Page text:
Directed by Lau Kar-Leung

Expectations: C’mon, it’s Drunken Master 2! I know it’s awesome!

fourstar


I can confirm that love at first sight exists, because from the moment I first laid eyes on Drunken Master II, nearly 20 years ago, I was completely and utterly smitten. Time has changed many things in my life, but time has not diminished the power of Drunken Master II even a smidgen. It is every bit the amazing film it always was, and re-watching for the first time in many years brought back every enthusiastic feeling I ever had about the film. Heaven is indeed real, and it is watching Drunken Master II! Hyperbole aside, Drunken Master II is great and if you love martial arts films, I don’t think there’s any way for you not to love this one.

The film begins with Wong Kei-Ying (Ti Lung), his son Wong Fei-Hung (Jackie Chan) and their assistant Tso (Cheung Chi-Gwong) waiting to board a train home to Canton. Fei-Hung doesn’t think they should be forced to pay taxes on the ginseng root they are bringing back for a patient. Tso tells him that British consulate members don’t need to pay the duties, so when a group of them go past, Fei-Hung swaps the ginseng box with an identical box of theirs.

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Police Story III: Supercop (1992)

PoliceStoryIIISuperCop_1Police Story III: Supercop [警察故事III超級警察] (1992)
AKA Supercop

Starring Jackie Chan, Michelle Yeoh, Maggie Cheung, Kenneth Tsang, Yuen Wah, Bill Tung, Josephine Koo Mei-Wah, Kelvin Wong Siu, Lo Lieh, William Duen Wai-Lun, Phillip Chan Yan-Kin, Mars, Sam Wong Ming-Sing

Directed by Stanley Tong

Expectations: Superhigh.

threehalfstar


Dimension’s US release of Supercop was the second Jackie Chan film I saw. I was 14 and it blew me away. Rumble in the Bronx made me an instant fan, but Supercop spiked me into overdrive. Not only does it feature Jackie Chan doing amazing Jackie Chan things like hanging from a helicopter’s rope ladder while it flies around a Malaysian city, it also introduced me to Michelle Yeoh. She easily holds her own against Jackie, and in many ways upstages him in his own movie! Re-watching the film amidst the context of my chronological review series provides a different context and understanding, allowing me to appreciate the film in new ways, but also allowing for some disappointment to creep in.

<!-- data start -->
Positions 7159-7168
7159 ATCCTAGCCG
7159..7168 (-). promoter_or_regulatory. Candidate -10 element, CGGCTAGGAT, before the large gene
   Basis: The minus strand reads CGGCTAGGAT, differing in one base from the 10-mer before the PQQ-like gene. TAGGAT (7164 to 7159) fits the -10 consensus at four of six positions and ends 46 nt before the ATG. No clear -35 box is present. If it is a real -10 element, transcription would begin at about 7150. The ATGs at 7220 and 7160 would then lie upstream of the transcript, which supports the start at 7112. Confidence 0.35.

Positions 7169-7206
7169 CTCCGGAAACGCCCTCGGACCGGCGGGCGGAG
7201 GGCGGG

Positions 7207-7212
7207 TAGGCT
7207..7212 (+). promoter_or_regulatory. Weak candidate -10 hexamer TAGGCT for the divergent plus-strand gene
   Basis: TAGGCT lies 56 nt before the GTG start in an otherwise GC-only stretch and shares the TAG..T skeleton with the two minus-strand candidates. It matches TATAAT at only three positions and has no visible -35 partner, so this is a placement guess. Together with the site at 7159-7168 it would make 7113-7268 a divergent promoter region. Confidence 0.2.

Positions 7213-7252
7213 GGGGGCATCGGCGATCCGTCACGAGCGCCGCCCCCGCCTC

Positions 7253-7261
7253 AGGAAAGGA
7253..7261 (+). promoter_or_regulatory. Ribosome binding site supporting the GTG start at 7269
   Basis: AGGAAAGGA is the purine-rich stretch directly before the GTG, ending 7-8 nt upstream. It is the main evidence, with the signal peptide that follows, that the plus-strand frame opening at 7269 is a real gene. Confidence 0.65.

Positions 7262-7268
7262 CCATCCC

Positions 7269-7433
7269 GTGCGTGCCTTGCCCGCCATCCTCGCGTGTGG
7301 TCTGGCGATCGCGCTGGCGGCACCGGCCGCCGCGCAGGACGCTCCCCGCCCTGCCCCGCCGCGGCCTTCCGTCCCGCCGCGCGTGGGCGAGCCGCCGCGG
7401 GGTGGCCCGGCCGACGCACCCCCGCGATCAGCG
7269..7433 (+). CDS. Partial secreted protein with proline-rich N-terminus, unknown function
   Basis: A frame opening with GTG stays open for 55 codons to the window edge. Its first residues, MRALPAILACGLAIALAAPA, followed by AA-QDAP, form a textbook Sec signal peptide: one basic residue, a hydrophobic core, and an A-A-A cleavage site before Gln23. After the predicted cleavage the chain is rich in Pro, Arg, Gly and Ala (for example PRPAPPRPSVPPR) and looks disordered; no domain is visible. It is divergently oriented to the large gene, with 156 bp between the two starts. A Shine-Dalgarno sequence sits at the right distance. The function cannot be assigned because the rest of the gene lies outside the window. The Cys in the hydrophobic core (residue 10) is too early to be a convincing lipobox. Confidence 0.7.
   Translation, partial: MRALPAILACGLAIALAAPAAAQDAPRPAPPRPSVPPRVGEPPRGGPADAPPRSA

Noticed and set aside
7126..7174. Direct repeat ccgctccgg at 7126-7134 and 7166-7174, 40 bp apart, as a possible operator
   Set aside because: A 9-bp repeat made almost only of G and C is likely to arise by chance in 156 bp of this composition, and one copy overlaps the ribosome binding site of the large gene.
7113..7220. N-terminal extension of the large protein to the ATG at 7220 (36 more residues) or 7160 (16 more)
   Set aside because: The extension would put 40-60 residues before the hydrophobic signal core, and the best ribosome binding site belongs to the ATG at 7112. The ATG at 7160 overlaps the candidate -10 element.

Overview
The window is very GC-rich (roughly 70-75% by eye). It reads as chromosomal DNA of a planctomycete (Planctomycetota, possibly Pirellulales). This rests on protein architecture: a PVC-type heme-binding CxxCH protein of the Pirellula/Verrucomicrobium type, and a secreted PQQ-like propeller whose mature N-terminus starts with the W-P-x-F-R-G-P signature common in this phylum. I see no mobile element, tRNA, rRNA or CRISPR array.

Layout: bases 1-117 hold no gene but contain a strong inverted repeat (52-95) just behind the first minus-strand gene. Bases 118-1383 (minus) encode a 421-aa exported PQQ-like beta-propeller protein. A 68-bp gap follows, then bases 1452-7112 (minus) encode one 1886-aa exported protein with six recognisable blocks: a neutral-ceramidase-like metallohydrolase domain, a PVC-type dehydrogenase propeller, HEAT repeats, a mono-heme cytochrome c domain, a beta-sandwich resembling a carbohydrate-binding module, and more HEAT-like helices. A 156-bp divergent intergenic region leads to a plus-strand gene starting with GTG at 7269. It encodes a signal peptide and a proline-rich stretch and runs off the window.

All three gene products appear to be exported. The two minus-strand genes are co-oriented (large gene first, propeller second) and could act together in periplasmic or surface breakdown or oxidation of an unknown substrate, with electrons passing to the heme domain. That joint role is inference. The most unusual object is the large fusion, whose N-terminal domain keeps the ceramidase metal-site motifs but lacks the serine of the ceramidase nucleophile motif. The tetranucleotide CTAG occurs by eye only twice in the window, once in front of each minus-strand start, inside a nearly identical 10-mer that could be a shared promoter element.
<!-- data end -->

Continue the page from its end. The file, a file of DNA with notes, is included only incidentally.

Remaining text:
Police Story III: Supercop cuts right to the chase; the first scene can easily be summed up as, “We need a supercop!” This time it’s Interpol coming to the HK police in search for someone who fits the bill to catch an international drug lord named Chaibat. They don’t name names, but they would have to know Chan Ka-Kui’s record, no? In any case, it’s interesting that this kind of traditionally simple action movie writing also serves as an evolution of the Supercop character.

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Miracles (1989)

MrCantonandLadyRose_1Miracles [奇蹟] (1989)
AKA Mr. Canton and Lady Rose, Miracle, Black Dragon, The Canton Godfather, Big Brother

Starring Jackie Chan, Anita Mui, Gua Ah-Leh, Richard Ng, O Chun-Hung, Sunny Fang Kang, Bill Tung, Tien Feng, Ngai Jan, Gloria Yip Wan-Yee, Wu Ma, Billy Lau Nam-Kwong, Lo Lieh, Lee Hoi-Sang, Michael Chow Man-Kin, Paul Che Biu-Law

Directed by Jackie Chan

Expectations: Very High. It’s the only classic Jackie film I’ve never seen.

threestar


Miracles is Jackie Chan’s favorite of all the films he’s made, but I doubt many of his fans share the sentiment. It is a lavishly produced film, a true achievement for Jackie Chan the director, but from a viewer’s perspective it is a bit all over the place. It is a prime example of the flexible approach to mixing genre and tone often seen in Hong Kong films, and as such it is both a rousing success and somewhat underwhelming. I imagine that future viewings of the film will only make it better in my estimation, as it won’t be working against 20-some years of expectation and personal hype.